Once inside, there is so much to see in every room and around every corner that a visitor finds it hard to settle. As soon as you cross the threshold, the energy of the place takes you over and propels you down the hall to a central room resembling a Moorish courtyard, then out to a broad, comfortable porch with a spellbinding view and woodwork that makes gingerbread look like the Bauhaus, then back inside, through sitting room, study, studio, and up the stairs. Even the bathroom is cool—porcelain fixtures framed by dark-brown paneling. Functional and austerely beautiful. Your one shot at seeing that in this house.
Taking stock of each room, you feel a little like a kid opening presents at Christmas. Calvin Trillin writes about food so good you have to stand while you eat it because all you want to do is jump up and down. Same with wandering through Olana, inside and out, because you grow more aware with each step that you’ve never experienced a place quite like this. The Churches may have relaxed at Olana, but it is impossible to believe that they ever took it for granted.
Today Olana is part of New York state’s park system. It was one of the first prizes claimed in the just-hatched preservation movement in the ’60s (apparently even Jackie Kennedy wrote a letter supporting its acquisition), and the state and the Olana Partnership have labored ever since to keep it in good shape. A few spaces (kitchen, kids’ bedrooms, the servants’ quarters) still need restoring, but most of the house and grounds are yours to wander. And all the furnishings are original, minus a couple of forgivable cheats: the paints in Church’s studio are newish, and when the stuffed peacock he installed finally disintegrated a while back, a new stuffed peacock was found to take its place.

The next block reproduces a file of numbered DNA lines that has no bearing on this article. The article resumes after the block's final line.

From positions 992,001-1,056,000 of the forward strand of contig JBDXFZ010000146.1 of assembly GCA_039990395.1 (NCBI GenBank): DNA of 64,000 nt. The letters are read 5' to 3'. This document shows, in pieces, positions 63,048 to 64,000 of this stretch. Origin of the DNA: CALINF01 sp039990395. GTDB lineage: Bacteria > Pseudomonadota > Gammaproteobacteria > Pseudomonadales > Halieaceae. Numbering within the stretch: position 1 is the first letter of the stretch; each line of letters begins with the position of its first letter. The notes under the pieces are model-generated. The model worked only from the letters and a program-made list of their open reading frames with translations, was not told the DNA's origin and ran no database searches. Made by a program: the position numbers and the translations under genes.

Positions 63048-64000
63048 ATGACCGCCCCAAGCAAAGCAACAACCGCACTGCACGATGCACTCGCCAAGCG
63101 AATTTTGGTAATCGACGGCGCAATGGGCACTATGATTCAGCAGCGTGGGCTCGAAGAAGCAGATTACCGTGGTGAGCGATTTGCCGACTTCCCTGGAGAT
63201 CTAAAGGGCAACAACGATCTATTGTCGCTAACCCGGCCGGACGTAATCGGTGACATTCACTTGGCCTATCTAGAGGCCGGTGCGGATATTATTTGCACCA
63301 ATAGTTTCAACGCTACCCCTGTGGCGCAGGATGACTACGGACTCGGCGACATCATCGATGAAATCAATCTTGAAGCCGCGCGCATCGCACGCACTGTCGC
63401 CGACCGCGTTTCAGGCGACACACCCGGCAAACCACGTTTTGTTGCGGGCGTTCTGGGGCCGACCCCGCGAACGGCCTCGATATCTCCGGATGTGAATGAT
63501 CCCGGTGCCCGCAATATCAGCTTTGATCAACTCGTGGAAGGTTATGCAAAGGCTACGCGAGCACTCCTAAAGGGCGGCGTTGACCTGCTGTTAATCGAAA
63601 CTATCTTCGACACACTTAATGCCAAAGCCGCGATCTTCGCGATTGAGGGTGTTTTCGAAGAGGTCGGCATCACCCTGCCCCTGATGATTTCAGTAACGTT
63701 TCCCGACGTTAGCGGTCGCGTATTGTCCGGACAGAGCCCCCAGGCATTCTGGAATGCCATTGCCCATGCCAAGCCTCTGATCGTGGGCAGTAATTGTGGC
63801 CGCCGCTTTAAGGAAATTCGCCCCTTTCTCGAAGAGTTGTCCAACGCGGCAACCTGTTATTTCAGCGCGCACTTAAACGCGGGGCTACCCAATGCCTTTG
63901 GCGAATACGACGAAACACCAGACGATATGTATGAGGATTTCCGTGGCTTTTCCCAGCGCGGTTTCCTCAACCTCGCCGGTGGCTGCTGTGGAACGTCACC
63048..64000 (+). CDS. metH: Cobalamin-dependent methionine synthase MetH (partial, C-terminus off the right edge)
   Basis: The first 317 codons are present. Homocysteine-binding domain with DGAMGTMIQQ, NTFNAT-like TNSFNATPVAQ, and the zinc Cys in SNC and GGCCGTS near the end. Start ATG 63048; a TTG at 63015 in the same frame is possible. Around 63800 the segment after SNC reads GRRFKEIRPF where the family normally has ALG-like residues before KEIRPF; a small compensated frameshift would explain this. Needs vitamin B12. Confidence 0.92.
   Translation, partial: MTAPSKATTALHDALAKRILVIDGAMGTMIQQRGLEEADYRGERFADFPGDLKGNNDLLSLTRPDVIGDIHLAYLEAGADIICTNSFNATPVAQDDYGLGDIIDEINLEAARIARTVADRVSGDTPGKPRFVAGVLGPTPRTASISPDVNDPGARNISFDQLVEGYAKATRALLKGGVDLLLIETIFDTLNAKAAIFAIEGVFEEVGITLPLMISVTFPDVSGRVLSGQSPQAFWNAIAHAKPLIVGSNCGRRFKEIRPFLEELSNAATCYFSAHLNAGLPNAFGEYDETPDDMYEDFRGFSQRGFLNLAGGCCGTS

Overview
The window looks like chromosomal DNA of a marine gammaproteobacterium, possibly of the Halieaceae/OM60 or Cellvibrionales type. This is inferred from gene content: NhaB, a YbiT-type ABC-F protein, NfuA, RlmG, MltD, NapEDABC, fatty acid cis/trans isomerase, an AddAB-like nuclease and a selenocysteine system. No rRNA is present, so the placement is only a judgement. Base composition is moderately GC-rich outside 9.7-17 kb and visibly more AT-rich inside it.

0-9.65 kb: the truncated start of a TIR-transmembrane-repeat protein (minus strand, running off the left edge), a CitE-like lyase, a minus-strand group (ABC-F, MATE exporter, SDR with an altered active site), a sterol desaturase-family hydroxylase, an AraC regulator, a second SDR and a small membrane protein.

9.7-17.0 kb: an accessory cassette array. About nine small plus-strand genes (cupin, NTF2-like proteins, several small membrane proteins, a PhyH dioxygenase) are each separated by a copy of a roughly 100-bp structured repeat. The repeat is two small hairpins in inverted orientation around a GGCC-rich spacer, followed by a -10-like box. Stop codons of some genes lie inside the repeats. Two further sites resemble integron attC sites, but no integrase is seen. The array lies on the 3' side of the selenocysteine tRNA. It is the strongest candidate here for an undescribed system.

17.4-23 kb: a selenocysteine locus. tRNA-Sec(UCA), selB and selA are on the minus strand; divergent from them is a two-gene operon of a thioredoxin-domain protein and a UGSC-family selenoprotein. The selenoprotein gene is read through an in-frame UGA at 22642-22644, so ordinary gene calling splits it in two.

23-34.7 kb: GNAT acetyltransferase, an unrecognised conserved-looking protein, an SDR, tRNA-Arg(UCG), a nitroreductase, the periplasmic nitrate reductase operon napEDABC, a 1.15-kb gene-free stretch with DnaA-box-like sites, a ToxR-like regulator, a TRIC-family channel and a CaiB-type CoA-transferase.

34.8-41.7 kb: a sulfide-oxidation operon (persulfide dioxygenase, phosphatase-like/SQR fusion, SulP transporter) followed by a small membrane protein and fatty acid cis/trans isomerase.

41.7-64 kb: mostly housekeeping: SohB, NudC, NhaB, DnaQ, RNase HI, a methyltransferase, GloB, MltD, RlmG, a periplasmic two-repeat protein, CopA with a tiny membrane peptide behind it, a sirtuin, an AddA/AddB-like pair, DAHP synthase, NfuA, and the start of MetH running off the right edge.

House and grounds are open to the public year-round, but be advised that from November through May, tours are restricted to Friday-Sunday and from 10 a.m.-4 p.m. You would be wise to make reservations.